Rwandese nationals in Belgium who testify against Ephrem Nkezabera, the ‘genocide’s banker’, are exposed to death threats by former countrymen. Despite painful memories and fear for reprisals, giving evidence is essential for survivors to cope with what happened to them.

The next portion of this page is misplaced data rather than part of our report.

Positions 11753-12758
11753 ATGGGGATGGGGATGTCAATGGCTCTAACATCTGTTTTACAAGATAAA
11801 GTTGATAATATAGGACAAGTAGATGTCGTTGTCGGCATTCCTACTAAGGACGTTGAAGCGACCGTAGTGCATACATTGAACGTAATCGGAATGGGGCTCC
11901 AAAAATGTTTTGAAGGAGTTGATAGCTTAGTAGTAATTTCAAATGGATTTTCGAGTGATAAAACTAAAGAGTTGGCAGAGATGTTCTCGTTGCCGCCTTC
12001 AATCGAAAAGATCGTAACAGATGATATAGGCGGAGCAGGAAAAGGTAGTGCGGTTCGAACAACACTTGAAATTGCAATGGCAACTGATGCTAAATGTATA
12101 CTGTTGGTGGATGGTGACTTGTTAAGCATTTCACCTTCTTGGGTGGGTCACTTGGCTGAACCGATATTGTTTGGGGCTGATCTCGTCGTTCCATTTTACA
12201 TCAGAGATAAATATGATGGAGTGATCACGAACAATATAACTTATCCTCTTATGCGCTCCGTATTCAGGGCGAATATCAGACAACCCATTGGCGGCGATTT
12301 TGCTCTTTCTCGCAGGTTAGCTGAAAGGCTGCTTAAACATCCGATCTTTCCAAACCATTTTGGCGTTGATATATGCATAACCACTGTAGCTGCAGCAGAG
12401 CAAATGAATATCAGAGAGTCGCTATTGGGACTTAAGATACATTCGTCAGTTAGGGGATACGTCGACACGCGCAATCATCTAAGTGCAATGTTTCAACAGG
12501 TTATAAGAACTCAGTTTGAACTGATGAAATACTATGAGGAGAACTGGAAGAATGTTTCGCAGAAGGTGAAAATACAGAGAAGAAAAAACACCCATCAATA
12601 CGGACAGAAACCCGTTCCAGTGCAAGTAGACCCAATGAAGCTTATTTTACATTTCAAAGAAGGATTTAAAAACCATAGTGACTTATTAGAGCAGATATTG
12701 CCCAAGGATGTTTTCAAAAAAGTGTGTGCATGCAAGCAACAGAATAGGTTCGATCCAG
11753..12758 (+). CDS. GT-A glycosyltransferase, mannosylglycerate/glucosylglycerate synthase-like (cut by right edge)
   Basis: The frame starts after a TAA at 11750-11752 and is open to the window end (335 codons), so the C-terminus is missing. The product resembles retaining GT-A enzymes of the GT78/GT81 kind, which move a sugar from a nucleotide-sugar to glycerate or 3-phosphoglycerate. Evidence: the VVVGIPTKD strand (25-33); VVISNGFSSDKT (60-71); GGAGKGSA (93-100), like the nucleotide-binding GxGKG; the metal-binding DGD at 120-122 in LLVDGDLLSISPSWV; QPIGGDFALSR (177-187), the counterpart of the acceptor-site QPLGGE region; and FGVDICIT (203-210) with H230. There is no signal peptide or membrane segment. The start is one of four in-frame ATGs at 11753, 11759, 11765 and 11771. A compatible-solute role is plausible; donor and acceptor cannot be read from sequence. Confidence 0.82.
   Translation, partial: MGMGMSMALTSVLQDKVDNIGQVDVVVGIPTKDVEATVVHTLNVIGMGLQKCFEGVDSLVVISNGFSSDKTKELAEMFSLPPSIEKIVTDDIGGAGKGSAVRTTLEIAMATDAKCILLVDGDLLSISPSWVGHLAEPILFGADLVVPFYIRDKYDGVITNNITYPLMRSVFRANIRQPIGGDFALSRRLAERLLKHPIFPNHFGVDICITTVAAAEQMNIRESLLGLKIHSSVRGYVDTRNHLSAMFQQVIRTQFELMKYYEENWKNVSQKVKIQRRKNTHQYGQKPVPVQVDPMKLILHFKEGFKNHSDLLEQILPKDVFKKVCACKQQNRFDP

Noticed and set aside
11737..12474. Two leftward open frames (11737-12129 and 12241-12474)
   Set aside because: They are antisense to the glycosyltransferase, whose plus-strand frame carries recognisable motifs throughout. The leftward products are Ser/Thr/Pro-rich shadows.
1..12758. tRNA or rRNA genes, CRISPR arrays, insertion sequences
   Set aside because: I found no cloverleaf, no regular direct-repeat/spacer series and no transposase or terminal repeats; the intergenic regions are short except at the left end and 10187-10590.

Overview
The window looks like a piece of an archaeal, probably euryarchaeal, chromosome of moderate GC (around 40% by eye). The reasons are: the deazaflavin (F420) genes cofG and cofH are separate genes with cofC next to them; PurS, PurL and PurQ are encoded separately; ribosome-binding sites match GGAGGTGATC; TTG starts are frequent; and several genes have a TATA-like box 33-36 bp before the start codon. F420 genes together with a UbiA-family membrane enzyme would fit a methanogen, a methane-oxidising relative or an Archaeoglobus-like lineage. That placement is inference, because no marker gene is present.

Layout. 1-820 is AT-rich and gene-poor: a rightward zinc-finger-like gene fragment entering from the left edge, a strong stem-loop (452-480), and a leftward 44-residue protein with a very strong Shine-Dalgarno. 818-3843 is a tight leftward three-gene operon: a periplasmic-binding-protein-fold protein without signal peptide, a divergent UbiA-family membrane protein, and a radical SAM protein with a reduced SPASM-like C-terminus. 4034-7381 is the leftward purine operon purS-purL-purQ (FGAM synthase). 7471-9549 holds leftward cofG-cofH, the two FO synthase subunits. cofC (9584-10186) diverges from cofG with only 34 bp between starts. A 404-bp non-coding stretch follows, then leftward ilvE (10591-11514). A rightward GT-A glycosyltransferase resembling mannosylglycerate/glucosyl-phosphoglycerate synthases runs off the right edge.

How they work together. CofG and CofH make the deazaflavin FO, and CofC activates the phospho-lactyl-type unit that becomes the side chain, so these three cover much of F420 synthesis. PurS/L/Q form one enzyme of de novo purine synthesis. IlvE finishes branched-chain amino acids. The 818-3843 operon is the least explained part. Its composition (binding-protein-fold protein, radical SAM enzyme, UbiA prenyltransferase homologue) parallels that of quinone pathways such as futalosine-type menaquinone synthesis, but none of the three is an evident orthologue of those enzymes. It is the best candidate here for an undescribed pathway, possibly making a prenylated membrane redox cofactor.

In the Brussels court, lawyers, witnesses and survivors of the Rwandese genocide prepare for a trial by default against Ephrem Nkezabera, the banker and head of the extremist Hutu militias that committed a massacre among Tutsis and moderate Hutus in 1994. Survivors of the mass slaughters are frequently confronted with the alleged assassins of their family members and friends, both in Kigali, the capital of Rwanda, and in Brussels. Those who wish to testify in court are often threatened by their fellow-countrymen and afraid to publicly speak out about the wrongdoings they have been exposed to. Ephrem Nkezabera cannot appear in court due to his physical state. In order to cope with this tragedy it is essential that victims give evidence, although some wonder if the trial is of any use in the absence of those responsible for this dreadful episode in the history of Rwanda.